Ever since September 11, U.S. authorities have said it's not a matter of if there will be another attack on Americans, but when. This week, new signs Al Qaeda is flexing its muscle. CNN's Kelli Arena reports, that is raising concerns.


KELLI ARENA, CNN JUSTICE CORRESPONDENT (voice-over): U.S. officials say the new al Qaeda tape could serve as a trigger for another terrorist attack, but the level of concern was already very high before the tape was released.

CONDOLEEZZA RICE, NATIONAL SECURITY ADVISER: We continue to worry, as you know, about this election period, this window.

ARENA: Much of the concern is focused on the potential for an attack modeled after the train bombings in Madrid. Some suggest it altered the outcome of the Spanish election.

Counter-terrorism officials say intelligence continues to suggest a plot against the United States is underway, but cite no specifics.

TOM RIDGE, SECRETARY OF HOMELAND SECURITY: There was a consistent, credible reporting stream that talked about disruption of our democratic process.

ARENA: Government officials say the concern about an al Qaeda attack is as great as it was in the days following September 11, despite an aggressive assault. The U.S. and its allies, particularly Pakistan, say they have taken into custody or killed three-quarters of al Qaeda's leadership and hundreds of operatives.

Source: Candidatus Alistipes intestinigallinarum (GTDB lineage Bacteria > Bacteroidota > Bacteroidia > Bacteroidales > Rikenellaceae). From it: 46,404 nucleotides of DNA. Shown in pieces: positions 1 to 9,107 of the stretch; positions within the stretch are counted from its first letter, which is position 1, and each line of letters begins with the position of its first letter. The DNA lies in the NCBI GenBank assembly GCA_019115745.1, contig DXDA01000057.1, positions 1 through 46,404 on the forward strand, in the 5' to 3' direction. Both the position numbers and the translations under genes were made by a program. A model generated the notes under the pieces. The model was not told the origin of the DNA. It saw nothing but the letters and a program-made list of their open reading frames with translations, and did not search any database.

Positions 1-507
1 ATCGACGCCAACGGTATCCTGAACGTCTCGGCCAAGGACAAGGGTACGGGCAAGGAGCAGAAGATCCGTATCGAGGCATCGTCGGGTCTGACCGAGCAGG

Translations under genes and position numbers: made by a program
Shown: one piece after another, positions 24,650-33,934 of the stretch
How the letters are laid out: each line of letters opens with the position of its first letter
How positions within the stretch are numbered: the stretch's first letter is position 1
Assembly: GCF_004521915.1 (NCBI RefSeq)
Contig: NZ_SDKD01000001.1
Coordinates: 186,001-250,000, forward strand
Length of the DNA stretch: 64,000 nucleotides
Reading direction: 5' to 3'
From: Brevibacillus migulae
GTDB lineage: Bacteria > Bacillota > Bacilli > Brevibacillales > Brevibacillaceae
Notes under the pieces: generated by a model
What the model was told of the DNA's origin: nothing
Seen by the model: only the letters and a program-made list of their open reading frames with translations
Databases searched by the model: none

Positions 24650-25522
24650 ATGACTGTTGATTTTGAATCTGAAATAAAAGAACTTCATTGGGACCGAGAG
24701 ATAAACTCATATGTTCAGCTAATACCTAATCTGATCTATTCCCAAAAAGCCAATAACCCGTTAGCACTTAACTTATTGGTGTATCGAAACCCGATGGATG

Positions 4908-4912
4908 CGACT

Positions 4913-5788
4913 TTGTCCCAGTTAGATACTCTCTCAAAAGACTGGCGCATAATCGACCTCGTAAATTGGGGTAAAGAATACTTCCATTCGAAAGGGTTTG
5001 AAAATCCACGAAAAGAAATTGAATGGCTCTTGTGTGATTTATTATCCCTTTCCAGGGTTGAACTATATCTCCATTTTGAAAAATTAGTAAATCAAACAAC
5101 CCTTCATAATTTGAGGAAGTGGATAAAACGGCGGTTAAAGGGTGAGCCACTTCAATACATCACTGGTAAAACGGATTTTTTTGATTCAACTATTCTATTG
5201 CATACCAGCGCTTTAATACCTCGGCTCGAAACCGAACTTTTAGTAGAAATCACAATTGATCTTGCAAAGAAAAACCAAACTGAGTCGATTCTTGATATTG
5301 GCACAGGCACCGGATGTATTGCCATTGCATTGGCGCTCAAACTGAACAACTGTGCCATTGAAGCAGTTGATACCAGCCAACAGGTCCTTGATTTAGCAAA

DONALD RUMSFELD, SECRETARY OF DEFENSE: It's harder for them to travel between countries, it's harder for them to communicate with each other, it's harder for them to raise money, it's harder for them to do everything.

ARENA: Even so, U.S. officials say al Qaeda's central command is still functioning.

BRUCE HOFFMAN, RAND CORPORATION: So what we see, I believe, is that al Qaeda still retains some ability at least to plan, to order the surveillance and reconnaissance of potential targets.

ARENA: Intelligence officials say there is evidence Osama bin Laden is still involved in planning, but, beyond that, the new command structure is unclear.

For example, Pakistani officials are currently searching for Abu Farad al Libbi (ph), who is described as an operational planner. Some say he is among the most of the senior operatives. Others aren't so sure.

Even more complicated, untangling the web of affiliates.

JOHN MCLAUGHLIN, ACTING DIRECTOR, CIA: As we are in a tactical phase of terrorism, we are quite aware that we're taking down terrorist networks, but that new ones are popping up in their place.